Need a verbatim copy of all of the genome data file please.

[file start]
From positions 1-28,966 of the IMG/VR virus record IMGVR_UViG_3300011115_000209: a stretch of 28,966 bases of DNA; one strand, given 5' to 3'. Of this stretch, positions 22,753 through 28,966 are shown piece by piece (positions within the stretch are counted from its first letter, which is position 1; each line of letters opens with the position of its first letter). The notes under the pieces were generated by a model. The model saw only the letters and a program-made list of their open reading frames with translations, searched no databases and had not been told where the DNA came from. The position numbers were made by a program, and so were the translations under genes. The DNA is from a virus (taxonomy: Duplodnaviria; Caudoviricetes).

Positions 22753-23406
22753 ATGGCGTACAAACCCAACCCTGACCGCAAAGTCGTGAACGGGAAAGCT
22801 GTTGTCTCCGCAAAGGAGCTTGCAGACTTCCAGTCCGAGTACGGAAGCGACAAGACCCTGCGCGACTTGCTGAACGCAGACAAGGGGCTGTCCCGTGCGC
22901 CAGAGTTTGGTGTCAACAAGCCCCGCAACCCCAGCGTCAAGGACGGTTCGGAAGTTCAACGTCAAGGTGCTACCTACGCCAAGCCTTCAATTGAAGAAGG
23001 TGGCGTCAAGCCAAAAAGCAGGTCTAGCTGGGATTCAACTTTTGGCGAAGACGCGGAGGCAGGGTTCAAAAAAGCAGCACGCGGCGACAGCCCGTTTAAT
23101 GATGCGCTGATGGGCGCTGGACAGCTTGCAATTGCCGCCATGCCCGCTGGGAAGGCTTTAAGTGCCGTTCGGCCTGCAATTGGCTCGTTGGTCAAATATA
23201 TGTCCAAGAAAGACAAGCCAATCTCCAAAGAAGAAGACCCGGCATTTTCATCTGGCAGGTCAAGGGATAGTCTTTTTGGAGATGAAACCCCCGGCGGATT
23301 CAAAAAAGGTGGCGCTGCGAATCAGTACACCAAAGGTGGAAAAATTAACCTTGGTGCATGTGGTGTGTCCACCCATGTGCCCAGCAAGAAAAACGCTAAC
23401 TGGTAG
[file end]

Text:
From positions 1-28,966 of the IMG/VR virus record IMGVR_UViG_3300011115_000209: a stretch of 28,966 bases of DNA; one strand, given 5' to 3'. Of this stretch, positions 22,753 through 28,966 are shown piece by piece (positions within the stretch are counted from its first letter, which is position 1; each line of letters opens with the position of its first letter). The notes under the pieces were generated by a model. The model saw only the letters and a program-made list of their open reading frames with translations, searched no databases and had not been told where the DNA came from. The position numbers were made by a program, and so were the translations under genes. The DNA is from a virus (taxonomy: Duplodnaviria; Caudoviricetes).

Positions 22753-23406
22753 ATGGCGTACAAACCCAACCCTGACCGCAAAGTCGTGAACGGGAAAGCT
22801 GTTGTCTCCGCAAAGGAGCTTGCAGACTTCCAGTCCGAGTACGGAAGCGACAAGACCCTGCGCGACTTGCTGAACGCAGACAAGGGGCTGTCCCGTGCGC
22901 CAGAGTTTGGTGTCAACAAGCCCCGCAACCCCAGCGTCAAGGACGGTTCGGAAGTTCAACGTCAAGGTGCTACCTACGCCAAGCCTTCAATTGAAGAAGG
23001 TGGCGTCAAGCCAAAAAGCAGGTCTAGCTGGGATTCAACTTTTGGCGAAGACGCGGAGGCAGGGTTCAAAAAAGCAGCACGCGGCGACAGCCCGTTTAAT
23101 GATGCGCTGATGGGCGCTGGACAGCTTGCAATTGCCGCCATGCCCGCTGGGAAGGCTTTAAGTGCCGTTCGGCCTGCAATTGGCTCGTTGGTCAAATATA
23201 TGTCCAAGAAAGACAAGCCAATCTCCAAAGAAGAAGACCCGGCATTTTCATCTGGCAGGTCAAGGGATAGTCTTTTTGGAGATGAAACCCCCGGCGGATT
23301 CAAAAAAGGTGGCGCTGCGAATCAGTACACCAAAGGTGGAAAAATTAACCTTGGTGCATGTGGTGTGTCCACCCATGTGCCCAGCAAGAAAAACGCTAAC
23401 TGGTAG